The marine environment deserves a separate chapter, which has become a popular destination for scuba divers around the world thanks to its crystal clear waters, rich life and countless archaeological finds. The intense volcanic activity that distinguishes the archipelago, composed of 12 connected volcanoes, has shaped the seabed creating a varied environment full of cliffs, submerged volcanoes and caves. The seabed offers rare and extraordinarily beautiful shows, just think of the obsidian walls shining with reflections, the expanses of poseidonia and the seabeds that vary from the white of the pumice to the intense black of the volcanic sand, embellished by the numerous archaeological sites. The seabeds, with altimetric variations over 1000 m mainly rocky, formed by magmas and explosive eruptions, leave little room for the sandy bottoms which, where present, thrive on oceanic posedonia. The affected area is influenced by the marine currents coming from the Strait of Messina, from the Levantine ones, from the Atlantic ones and from those from the Mediterranean basin. The high biodiversity of the marine vegetation and the conspicuous presence of pelagic algae constitute an environment rich in settlements and benthic and planktonic species, creating a perfect nesting environment for numerous fish species such as: Aguglia, Aguglia Imperiale, Alice, Aragosta, Lobster, Squid, Castagnola rosso, Seahorse, Gray mullet, Grouper, Monkfish, Saury, Red Snapper, Red shrimp, Conger, Lampuga, Pompano, Sea pike, Murmur, Musdea, Hake, Hake, Look, Sperm, Sea bream, Pagello, Pagro , Palombo, Priest fish, Bluefish, Swordfish, Octopus, Amberjack, Sarago, Sardine, Red scorpionfish, Cuttlefish, Sea bass, Tuna, Tracina, Triglia and Vopa. It is also possible to see starfish, black corals, equine actinias, turbot and various species of jellyfish that reserve unpleasant encounters if they come into contact with the skin. The most fascinating encounter in which you will encounter, in the Aeolian sea, is surely the one with the cetaceans that, thanks to the abundant presence of fish species, find in these waters an ideal environment for their survival. The most common species are: the sperm whale, the common dolphin, the Zifio, the Stenella, the common whale, the Grampo, the Globicefalo, the Steno, the Bottlenose dolphin and the Pseudorca.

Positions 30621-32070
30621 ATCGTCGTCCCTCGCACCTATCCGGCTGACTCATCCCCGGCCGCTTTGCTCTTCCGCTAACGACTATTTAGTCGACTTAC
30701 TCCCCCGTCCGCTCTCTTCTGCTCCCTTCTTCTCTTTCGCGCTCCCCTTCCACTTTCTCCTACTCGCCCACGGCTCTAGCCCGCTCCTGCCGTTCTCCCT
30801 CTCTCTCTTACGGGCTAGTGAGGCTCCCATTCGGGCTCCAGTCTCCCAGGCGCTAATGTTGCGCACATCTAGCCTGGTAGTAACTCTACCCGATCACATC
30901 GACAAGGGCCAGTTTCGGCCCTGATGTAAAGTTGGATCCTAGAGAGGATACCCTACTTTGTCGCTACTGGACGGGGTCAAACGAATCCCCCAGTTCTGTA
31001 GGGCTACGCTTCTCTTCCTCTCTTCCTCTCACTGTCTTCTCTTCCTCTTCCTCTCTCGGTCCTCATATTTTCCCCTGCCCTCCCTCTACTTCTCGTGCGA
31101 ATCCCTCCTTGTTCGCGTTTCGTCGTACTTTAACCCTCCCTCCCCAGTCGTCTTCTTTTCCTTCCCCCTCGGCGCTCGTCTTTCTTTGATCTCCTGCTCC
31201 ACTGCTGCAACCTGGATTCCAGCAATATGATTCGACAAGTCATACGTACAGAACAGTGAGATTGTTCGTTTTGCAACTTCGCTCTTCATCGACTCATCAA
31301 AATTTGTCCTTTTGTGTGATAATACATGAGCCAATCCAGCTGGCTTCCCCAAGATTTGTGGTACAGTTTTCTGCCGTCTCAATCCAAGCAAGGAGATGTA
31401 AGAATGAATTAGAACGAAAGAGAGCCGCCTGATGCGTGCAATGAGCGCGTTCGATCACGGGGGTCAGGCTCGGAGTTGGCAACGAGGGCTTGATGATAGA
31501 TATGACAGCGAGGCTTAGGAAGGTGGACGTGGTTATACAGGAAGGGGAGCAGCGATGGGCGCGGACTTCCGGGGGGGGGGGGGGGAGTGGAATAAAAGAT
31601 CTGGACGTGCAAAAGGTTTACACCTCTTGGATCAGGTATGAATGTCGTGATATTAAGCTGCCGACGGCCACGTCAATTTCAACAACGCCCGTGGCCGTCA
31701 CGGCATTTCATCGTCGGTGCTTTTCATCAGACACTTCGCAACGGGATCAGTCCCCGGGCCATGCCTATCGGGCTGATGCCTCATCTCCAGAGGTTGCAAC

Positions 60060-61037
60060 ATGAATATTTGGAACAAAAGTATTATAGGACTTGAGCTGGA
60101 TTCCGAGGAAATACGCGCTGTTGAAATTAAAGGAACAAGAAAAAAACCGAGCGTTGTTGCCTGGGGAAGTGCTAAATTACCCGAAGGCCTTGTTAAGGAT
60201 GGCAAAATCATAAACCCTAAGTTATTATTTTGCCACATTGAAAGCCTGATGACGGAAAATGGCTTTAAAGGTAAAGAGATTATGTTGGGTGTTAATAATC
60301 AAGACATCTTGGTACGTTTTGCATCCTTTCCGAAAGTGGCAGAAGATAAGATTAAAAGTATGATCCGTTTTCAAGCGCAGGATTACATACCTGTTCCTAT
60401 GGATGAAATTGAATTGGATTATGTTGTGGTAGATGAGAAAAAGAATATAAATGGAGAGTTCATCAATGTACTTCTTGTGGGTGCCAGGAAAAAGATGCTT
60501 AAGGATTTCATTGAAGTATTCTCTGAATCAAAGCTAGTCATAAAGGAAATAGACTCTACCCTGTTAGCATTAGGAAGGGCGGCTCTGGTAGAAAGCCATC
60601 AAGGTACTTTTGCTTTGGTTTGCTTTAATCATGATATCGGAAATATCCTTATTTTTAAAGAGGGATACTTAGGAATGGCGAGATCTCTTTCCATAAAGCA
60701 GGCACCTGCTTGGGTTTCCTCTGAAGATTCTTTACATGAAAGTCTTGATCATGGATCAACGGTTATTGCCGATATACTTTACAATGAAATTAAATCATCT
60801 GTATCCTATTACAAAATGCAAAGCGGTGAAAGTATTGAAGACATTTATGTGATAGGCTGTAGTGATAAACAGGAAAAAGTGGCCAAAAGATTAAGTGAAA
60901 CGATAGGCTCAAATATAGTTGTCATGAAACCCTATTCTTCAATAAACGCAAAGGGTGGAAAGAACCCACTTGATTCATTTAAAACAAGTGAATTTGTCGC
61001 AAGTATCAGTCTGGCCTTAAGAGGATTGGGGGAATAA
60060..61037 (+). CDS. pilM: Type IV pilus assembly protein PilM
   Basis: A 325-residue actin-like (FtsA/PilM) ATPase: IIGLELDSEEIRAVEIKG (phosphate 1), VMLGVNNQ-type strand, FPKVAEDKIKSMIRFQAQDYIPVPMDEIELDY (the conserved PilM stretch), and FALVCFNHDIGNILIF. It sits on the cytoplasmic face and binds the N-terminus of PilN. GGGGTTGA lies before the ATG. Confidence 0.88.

Environmental Safeguard Actions –
The safeguard actions of the Stromboli microsystem must be aimed at an ecological recovery both in terms of flora and fauna. This recovery must also be commensurate with the need to redirect the agricultural economy towards agro-ecological forms of protection.
To this we must add the indisputable necessity of the implementation of a protocol that allows to regulate tourism towards eco-sustainable forms both as regards the marine environment and the terrestrial environment.
An interesting initiative could indeed be to provide tourist companies or tourists with isolated rules of behavior and information sheets on the ecological system of the Aeolian Islands.